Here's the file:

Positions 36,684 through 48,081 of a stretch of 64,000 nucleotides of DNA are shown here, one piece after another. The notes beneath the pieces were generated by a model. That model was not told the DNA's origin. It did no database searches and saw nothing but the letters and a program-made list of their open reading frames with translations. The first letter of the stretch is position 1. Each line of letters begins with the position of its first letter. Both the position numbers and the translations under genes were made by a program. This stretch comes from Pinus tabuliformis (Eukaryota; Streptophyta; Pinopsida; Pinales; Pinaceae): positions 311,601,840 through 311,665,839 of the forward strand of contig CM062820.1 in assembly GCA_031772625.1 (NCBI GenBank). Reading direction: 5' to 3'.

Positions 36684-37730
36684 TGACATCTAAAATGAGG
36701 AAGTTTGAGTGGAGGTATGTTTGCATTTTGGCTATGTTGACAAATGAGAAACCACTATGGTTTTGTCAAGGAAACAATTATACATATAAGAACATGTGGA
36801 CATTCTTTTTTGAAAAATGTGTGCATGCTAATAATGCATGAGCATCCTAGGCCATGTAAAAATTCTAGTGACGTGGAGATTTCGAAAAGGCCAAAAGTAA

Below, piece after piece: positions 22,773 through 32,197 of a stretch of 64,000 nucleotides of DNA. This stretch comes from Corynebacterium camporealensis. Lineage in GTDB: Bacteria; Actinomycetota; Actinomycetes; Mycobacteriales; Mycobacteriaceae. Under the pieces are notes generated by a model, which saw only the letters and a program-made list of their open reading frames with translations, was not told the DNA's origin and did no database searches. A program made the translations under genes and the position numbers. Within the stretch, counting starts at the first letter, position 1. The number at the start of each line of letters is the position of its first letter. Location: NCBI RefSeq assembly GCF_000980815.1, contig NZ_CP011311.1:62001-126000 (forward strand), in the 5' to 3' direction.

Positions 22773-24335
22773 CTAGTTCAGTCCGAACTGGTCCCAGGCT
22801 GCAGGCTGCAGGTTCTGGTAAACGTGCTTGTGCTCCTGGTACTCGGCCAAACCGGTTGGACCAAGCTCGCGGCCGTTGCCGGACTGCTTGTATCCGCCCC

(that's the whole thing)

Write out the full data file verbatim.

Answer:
Positions 36,684 through 48,081 of a stretch of 64,000 nucleotides of DNA are shown here, one piece after another. The notes beneath the pieces were generated by a model. That model was not told the DNA's origin. It did no database searches and saw nothing but the letters and a program-made list of their open reading frames with translations. The first letter of the stretch is position 1. Each line of letters begins with the position of its first letter. Both the position numbers and the translations under genes were made by a program. This stretch comes from Pinus tabuliformis (Eukaryota; Streptophyta; Pinopsida; Pinales; Pinaceae): positions 311,601,840 through 311,665,839 of the forward strand of contig CM062820.1 in assembly GCA_031772625.1 (NCBI GenBank). Reading direction: 5' to 3'.

Positions 36684-37730
36684 TGACATCTAAAATGAGG
36701 AAGTTTGAGTGGAGGTATGTTTGCATTTTGGCTATGTTGACAAATGAGAAACCACTATGGTTTTGTCAAGGAAACAATTATACATATAAGAACATGTGGA
36801 CATTCTTTTTTGAAAAATGTGTGCATGCTAATAATGCATGAGCATCCTAGGCCATGTAAAAATTCTAGTGACGTGGAGATTTCGAAAAGGCCAAAAGTAA

Below, piece after piece: positions 22,773 through 32,197 of a stretch of 64,000 nucleotides of DNA. This stretch comes from Corynebacterium camporealensis. Lineage in GTDB: Bacteria; Actinomycetota; Actinomycetes; Mycobacteriales; Mycobacteriaceae. Under the pieces are notes generated by a model, which saw only the letters and a program-made list of their open reading frames with translations, was not told the DNA's origin and did no database searches. A program made the translations under genes and the position numbers. Within the stretch, counting starts at the first letter, position 1. The number at the start of each line of letters is the position of its first letter. Location: NCBI RefSeq assembly GCF_000980815.1, contig NZ_CP011311.1:62001-126000 (forward strand), in the 5' to 3' direction.

Positions 22773-24335
22773 CTAGTTCAGTCCGAACTGGTCCCAGGCT
22801 GCAGGCTGCAGGTTCTGGTAAACGTGCTTGTGCTCCTGGTACTCGGCCAAACCGGTTGGACCAAGCTCGCGGCCGTTGCCGGACTGCTTGTATCCGCCCC